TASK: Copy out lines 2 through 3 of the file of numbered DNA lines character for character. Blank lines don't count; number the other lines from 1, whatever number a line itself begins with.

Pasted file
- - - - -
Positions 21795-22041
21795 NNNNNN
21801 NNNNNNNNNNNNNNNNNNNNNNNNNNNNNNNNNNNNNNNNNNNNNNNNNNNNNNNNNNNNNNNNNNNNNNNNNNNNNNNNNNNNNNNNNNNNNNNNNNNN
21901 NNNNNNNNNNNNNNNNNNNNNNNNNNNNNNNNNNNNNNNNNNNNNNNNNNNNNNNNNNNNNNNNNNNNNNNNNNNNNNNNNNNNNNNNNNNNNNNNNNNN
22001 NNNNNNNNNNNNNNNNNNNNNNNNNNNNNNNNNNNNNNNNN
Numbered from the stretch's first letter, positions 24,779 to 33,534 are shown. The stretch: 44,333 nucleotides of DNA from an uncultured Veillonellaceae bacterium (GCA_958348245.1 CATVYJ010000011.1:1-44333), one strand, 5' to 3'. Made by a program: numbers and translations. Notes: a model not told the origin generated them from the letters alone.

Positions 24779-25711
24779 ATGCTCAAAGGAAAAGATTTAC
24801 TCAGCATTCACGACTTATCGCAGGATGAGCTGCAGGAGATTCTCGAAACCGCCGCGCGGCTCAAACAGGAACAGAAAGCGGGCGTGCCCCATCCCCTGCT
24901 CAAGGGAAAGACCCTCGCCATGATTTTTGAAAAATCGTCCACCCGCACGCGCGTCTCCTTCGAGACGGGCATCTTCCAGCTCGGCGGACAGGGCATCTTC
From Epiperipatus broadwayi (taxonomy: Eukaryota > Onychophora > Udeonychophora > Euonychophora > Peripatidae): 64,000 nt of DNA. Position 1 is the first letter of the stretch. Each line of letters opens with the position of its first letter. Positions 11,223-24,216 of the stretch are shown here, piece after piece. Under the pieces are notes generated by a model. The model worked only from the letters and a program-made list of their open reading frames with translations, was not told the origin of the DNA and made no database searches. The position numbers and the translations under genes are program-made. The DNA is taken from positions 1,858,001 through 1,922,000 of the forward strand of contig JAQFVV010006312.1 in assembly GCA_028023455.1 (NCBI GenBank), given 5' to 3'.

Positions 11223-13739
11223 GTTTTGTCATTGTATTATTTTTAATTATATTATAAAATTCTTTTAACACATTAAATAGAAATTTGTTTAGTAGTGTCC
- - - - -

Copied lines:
21795 NNNNNN
21801 NNNNNNNNNNNNNNNNNNNNNNNNNNNNNNNNNNNNNNNNNNNNNNNNNNNNNNNNNNNNNNNNNNNNNNNNNNNNNNNNNNNNNNNNNNNNNNNNNNNN